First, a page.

Wednesday, June 19, 2024
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High powered lasers a growing problem for NZ aviation

The New Zealand Air Line Pilots’ Association has welcomed the first reading of a members bill to deal with the dangerous menace of laser strikes on aircraft and control towers.

The High Power Laser Pointers Offences and Penalties Bill, introduced by Clutha-Southland MP Hamish Walker, proposes to double the term of imprisonment for the offence from three months to six months, and double the maximum fine from $2000 to $4000 for the possession of high-power laser pointers.

Other amendments included allowing higher penalties under the Health Act 1956 for breaches around the supply of laser pointers.

Commercial pilot and NZALPA spokesperson Tim Robinson says New Zealand is increasingly becoming an outlier internationally for its less enlightened regulatory stance on the use of these devices in aviation.

“Scandinavian countries prohibit or highly regulate their use; the United Kingdom has increased penalties and widened regulatory scope; and, in the United States, both the Federal Aviation Authority and the Federal Bureau of Investigation takes such offences very seriously, with fines of up to $250,000 and five years in jail.

“Meanwhile, in New Zealand it remains a summary offence and very unlikely to attract the harshest penalty under the Crimes Act,” Tim says.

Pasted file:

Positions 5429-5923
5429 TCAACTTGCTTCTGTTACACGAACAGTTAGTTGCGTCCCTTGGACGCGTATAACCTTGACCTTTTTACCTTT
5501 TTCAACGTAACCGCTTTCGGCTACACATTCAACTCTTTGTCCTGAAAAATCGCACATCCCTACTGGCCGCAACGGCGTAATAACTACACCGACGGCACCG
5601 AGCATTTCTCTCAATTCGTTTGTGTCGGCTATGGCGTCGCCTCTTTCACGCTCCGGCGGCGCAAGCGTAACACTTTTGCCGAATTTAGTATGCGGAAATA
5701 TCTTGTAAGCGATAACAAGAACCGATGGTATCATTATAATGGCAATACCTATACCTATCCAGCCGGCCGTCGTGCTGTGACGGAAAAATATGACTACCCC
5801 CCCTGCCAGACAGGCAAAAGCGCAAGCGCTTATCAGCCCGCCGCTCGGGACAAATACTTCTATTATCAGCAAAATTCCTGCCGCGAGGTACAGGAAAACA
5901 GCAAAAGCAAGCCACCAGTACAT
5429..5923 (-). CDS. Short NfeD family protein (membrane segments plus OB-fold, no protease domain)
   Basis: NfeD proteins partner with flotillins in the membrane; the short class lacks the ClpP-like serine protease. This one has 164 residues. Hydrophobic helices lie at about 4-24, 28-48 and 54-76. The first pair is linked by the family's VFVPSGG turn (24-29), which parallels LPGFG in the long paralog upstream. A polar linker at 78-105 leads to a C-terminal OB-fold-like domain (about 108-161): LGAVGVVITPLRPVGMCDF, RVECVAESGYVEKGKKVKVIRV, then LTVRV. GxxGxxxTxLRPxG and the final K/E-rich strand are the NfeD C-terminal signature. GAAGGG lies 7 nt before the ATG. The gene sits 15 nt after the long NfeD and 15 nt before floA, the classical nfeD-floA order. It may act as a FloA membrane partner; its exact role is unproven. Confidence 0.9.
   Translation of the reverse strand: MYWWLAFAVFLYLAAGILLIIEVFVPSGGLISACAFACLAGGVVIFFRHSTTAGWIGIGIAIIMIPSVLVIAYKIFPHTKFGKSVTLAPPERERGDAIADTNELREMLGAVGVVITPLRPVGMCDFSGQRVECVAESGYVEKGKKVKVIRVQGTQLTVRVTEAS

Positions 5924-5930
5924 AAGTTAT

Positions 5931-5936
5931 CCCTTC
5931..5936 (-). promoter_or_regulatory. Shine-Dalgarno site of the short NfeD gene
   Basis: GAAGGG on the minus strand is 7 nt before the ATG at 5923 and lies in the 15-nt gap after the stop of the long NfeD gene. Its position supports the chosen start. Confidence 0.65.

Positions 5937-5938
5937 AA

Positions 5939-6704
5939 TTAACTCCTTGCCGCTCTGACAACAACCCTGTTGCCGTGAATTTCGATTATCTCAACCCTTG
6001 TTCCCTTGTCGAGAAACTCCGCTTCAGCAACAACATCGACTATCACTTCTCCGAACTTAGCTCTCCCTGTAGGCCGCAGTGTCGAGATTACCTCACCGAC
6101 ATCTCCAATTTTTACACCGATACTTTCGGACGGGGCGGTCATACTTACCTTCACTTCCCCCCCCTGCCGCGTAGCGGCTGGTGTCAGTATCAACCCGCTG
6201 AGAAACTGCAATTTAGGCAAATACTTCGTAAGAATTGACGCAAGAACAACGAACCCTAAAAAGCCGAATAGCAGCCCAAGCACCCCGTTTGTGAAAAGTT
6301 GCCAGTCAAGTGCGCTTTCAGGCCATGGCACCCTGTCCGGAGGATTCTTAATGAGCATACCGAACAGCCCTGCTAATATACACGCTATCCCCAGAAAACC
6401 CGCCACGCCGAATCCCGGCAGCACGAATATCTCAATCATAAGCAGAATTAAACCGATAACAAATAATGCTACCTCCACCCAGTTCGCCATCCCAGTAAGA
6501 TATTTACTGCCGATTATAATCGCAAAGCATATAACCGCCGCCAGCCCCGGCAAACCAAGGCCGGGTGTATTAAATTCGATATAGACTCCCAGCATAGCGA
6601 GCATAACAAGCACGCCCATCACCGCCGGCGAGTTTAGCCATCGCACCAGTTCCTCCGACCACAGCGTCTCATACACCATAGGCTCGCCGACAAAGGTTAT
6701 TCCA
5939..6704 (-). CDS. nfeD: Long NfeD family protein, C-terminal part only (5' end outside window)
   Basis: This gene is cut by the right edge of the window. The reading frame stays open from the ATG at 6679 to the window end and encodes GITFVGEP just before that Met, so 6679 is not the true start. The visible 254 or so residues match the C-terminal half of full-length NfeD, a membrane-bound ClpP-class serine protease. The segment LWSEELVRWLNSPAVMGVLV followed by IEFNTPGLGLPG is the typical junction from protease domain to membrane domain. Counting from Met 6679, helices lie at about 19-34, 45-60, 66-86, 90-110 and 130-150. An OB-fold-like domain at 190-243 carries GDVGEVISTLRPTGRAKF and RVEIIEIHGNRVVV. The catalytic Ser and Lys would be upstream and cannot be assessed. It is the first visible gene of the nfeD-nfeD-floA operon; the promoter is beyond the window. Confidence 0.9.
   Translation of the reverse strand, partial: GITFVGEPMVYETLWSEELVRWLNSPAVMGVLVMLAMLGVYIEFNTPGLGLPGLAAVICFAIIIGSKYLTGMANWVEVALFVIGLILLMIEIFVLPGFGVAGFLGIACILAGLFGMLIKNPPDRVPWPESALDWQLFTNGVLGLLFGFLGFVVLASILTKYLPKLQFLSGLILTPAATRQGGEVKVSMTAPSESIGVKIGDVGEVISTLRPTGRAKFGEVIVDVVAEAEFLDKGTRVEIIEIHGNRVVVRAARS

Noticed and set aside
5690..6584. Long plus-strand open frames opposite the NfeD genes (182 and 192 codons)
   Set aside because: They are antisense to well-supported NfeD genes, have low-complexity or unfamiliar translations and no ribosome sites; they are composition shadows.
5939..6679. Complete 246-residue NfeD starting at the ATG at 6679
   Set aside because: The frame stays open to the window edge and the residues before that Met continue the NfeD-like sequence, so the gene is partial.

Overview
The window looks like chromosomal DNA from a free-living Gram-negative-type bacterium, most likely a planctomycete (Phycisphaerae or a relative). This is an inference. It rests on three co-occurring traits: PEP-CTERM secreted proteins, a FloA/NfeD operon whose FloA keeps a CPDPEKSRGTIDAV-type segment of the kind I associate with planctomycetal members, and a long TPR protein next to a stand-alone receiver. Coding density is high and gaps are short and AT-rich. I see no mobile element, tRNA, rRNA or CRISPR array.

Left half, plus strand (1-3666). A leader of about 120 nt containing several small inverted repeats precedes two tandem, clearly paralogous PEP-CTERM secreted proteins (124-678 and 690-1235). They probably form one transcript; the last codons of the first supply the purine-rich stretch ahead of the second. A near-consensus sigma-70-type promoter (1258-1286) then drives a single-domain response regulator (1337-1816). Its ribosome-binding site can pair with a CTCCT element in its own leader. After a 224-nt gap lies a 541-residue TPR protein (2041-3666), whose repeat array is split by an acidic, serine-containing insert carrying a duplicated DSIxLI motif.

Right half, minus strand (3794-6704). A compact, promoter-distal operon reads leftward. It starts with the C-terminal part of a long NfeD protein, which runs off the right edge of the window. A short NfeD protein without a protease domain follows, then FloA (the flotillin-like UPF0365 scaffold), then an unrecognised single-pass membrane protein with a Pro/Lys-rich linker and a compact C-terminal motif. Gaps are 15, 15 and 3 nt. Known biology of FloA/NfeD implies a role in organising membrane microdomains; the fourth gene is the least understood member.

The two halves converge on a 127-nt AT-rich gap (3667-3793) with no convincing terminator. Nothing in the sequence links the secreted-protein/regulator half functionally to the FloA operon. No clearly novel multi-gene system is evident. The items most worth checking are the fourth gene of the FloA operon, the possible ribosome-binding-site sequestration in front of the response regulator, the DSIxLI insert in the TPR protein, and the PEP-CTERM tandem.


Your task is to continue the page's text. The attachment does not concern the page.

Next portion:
“Since 2014 there has been a 130 per cent increase in reported strikes on aircraft or into air traffic control towers. However, despite this continuing increase in the number of laser strikes on aircraft, the Government’s Civil Aviation Authority constantly tells our pilots and air traffic controllers that there is no need to change legislation, or to look at increasing fines or custodial sentencing as a deterrent.

“Like other countries, the New Zealand Government needs to take the very real threat of laser attacks on aircraft and control towers seriously, even considering raising their status as an offence equivalent to such acts as high-jacking and bomb threats, collectively known as ‘acts of illegal interference’.

“Ironically New Zealand is a signatory to the UN Protocol on Blinding Laser Weapons, specifically during times of conflict, but civil aviation at home is not afforded the same attention – making the Government’s inaction almost as reckless as the laser-brandishing offenders themselves,” Tim says.

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